In summary, rise of load temperature is very slow, particularly when the preconditioning cycle is omitted and the ethylene oxide mixture is introduced into the chamber immediately after the desired initial vacuum is obtained. Since it has been established that the load of materials is, no doubt, moisturized during the preconditioning phase, although the actual concentration of moisture is not intentionally measured or even maintained at a selected level, humidity curves have been omitted from the graph. As indicated in FIG. 3, load temperatures occurring during the disclosed cycle using no conditioning are very slow in rising to the desired operating temperature, 54C. (130 F.). Significant temperature rise occurs only after the chamber has been charged and the exposure period has been initiated. This is in direct contrast to the shown in the curve EFG where load temperatures rise during the steam-vacuum conditioning phase and reach the desired operating temperature before the chamber is charged with gas.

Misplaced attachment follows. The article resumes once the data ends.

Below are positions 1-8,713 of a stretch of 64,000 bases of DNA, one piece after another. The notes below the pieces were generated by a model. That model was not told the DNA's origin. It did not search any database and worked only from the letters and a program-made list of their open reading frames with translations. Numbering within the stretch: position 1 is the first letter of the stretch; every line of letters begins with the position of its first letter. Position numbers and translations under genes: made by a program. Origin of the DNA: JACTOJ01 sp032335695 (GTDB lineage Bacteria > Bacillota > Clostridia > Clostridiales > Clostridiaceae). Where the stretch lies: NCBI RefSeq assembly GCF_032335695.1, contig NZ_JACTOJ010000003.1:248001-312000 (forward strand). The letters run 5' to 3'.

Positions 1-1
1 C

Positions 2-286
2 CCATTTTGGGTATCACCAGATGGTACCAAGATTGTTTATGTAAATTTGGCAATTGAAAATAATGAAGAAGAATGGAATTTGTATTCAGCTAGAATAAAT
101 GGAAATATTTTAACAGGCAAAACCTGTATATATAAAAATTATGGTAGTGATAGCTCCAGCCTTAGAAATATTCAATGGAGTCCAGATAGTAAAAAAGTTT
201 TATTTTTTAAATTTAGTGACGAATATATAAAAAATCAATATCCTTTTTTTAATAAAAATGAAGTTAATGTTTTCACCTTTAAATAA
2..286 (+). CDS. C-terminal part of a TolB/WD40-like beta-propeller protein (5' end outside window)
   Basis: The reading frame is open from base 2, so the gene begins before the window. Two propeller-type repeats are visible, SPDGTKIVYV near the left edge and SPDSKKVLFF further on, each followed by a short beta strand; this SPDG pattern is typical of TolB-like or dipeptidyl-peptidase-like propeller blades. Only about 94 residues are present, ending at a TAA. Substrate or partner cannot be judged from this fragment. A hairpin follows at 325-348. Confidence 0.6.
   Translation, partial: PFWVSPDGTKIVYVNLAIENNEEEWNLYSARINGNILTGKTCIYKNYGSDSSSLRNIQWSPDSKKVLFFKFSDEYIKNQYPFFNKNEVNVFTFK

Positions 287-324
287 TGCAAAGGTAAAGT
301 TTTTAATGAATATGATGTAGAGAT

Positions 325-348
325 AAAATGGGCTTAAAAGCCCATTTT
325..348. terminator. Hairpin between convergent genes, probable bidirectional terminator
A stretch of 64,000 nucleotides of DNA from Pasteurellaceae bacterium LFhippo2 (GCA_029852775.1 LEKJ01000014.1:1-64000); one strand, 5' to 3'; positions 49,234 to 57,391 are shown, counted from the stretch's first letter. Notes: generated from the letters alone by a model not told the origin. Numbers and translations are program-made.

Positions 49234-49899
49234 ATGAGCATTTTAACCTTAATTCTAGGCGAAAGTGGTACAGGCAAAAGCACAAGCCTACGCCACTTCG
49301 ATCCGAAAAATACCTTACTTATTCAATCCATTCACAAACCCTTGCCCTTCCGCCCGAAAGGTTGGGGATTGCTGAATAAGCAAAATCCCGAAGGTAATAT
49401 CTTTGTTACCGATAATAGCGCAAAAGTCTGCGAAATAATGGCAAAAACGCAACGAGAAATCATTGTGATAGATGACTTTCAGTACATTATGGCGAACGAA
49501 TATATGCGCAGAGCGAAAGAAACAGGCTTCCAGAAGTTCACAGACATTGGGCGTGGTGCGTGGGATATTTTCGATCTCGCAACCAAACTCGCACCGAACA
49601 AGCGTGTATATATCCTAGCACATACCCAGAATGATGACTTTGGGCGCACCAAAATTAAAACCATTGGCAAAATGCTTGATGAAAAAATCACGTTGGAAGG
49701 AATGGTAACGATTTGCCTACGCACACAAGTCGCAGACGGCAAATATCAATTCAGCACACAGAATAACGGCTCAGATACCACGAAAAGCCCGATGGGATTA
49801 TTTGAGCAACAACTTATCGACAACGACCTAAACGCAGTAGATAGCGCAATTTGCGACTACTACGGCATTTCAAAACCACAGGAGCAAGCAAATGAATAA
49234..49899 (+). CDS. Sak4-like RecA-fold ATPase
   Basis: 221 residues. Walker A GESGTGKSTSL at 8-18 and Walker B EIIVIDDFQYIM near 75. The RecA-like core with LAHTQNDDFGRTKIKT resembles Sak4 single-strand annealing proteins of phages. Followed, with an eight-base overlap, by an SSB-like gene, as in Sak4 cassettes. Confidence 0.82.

The embodiments of the invention in which an exclusive property or privilege is claimed are defined as follows:

1. A method of sterilizing comprising loading a sealed chamber with articles to be sterilized,

applying a vacuum means to said chamber thereby reducing the pressure below atmospheric and simultaneously admitting steam to said chamber at a rate that will maintain the temperature of said chamber at a desired temperature, and continuing said simultaneous vacuum application and steam admission for a predetermined period,